Snow damaged trees

The snow is melting and the tree branches are springing back up. Tomorrow we’ll mostly be cleaning up the debris from the broken trees. After that , we can inspect the damaged trees and make the right pruning cuts where branches are broken.

I’ll be able to fix a lot of the bent arbs etc by bending them and reducing co-dominants. And I can talk to you about phasing in a new tree to replace that beat-up Bradford pear.

More stuff on how to deal with snow damaged trees at Snow Damaged Trees

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European Hornets (Followup)

Renee wanted me to help her get rid of the hornets. So I had to decide how to go about it. The most effective way to control European hornets would be to destroy their nest and colony. But we have no idea where the nest is – probably not even on her property. If we went to spray the hornets we see on the trees with an ordinary contact insecticide we’d just kill those individuals present at the time.

So I opted to coat the bark of the trees with a material called dinotefuran. It’s a neonicotinoid, like Merit, with which you may be familiar. But it’s much more soluble, so when applied to the bark of a tree it can be absorbed, and then conducted through the tree’s phloem. And the phloem of the birch branches is where these hornets are feeding.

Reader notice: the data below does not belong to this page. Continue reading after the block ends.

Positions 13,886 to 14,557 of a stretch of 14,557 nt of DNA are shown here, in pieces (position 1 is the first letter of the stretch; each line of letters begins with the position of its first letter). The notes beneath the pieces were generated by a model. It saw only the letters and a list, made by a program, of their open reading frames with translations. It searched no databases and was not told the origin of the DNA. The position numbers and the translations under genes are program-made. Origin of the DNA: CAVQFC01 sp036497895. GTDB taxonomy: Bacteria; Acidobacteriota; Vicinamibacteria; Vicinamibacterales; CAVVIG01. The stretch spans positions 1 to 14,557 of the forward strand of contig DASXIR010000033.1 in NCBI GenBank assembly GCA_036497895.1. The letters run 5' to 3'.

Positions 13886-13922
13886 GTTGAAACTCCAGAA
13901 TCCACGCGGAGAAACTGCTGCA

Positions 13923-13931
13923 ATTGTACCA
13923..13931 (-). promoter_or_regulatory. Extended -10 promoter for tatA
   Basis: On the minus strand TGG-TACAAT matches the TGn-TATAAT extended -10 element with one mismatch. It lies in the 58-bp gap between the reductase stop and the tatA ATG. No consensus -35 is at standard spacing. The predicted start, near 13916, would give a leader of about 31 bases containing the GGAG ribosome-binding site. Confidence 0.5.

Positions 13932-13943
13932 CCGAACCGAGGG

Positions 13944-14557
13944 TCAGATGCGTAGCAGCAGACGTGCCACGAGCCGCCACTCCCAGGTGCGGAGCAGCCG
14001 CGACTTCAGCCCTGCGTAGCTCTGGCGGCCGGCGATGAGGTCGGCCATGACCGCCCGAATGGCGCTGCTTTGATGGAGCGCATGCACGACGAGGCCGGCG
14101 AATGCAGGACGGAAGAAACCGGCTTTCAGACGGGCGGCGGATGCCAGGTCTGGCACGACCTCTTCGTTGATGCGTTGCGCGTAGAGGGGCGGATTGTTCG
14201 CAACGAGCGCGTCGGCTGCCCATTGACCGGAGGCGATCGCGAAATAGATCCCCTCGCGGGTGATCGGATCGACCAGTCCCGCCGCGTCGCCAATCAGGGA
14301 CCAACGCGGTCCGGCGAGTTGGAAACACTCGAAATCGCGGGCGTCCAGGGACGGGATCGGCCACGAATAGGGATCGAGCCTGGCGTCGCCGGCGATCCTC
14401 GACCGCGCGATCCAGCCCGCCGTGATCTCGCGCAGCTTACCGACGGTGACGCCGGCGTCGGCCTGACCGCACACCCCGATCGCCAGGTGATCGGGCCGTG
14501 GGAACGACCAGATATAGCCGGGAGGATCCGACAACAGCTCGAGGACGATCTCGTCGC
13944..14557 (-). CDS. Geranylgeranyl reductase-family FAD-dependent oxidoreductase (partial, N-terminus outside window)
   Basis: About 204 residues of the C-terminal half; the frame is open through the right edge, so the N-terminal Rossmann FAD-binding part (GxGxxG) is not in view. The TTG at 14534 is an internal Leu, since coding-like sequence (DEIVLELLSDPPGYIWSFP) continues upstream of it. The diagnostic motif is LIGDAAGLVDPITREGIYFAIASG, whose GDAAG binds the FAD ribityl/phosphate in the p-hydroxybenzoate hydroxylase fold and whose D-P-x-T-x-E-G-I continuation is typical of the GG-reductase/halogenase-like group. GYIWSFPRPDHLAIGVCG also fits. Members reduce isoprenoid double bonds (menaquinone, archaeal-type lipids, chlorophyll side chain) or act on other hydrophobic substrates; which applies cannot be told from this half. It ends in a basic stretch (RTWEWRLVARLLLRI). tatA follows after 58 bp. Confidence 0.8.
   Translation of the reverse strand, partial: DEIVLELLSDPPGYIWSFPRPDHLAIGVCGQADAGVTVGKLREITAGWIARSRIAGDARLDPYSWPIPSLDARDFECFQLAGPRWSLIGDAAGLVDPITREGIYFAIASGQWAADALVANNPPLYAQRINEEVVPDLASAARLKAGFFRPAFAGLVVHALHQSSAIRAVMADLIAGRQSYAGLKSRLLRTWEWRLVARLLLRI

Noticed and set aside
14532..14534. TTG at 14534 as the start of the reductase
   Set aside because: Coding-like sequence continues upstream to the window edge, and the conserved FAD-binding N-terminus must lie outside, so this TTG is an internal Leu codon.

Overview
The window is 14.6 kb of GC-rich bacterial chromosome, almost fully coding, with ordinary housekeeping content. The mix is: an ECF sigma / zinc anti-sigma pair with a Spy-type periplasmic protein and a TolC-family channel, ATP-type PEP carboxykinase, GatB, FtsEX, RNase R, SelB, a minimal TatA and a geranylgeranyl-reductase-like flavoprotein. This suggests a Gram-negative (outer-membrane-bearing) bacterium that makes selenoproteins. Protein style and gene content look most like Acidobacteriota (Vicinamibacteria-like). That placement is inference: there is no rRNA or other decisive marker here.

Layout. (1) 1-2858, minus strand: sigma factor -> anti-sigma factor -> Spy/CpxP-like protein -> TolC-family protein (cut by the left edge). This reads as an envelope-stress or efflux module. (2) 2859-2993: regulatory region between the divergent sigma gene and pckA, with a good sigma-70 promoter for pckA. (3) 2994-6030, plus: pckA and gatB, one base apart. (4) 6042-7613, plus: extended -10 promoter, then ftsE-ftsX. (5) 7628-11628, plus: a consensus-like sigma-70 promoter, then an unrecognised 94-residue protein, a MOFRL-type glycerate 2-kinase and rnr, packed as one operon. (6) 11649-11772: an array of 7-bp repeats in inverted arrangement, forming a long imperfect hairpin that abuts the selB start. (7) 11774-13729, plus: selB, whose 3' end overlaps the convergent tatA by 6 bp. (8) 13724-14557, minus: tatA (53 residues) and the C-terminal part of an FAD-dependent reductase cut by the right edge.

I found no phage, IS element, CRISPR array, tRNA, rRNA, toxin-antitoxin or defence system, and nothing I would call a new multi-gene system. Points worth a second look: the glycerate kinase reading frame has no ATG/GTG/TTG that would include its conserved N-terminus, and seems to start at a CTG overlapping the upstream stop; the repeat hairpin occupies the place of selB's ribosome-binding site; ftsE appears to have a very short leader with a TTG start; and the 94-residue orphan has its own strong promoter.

I made a visit to Renee’s today to check the results. There were no longer any hornets on the tree. But there were MANY on the ground, all either dead or dying.

European hornets

European hornet

So I think we made a good choice. Though we did have to intervene with a pesticide, the one we used – dinotefuran – is unlikely to cause harm other than to the target pest. It is extremely low in toxicity to humans. And with the trunk application method, the material all goes where we want it – in the tree. The only exposure is to whatever eats the tree. And, being so highly soluble, it dies not last very long (like Merit does). So it won’t be affecting beneficial insects like bees next year, after its job is done.

Post Script: I found a really good article since I had this experience. It’s by Frank Santamair, in the Journal of Arboriculture from 1984.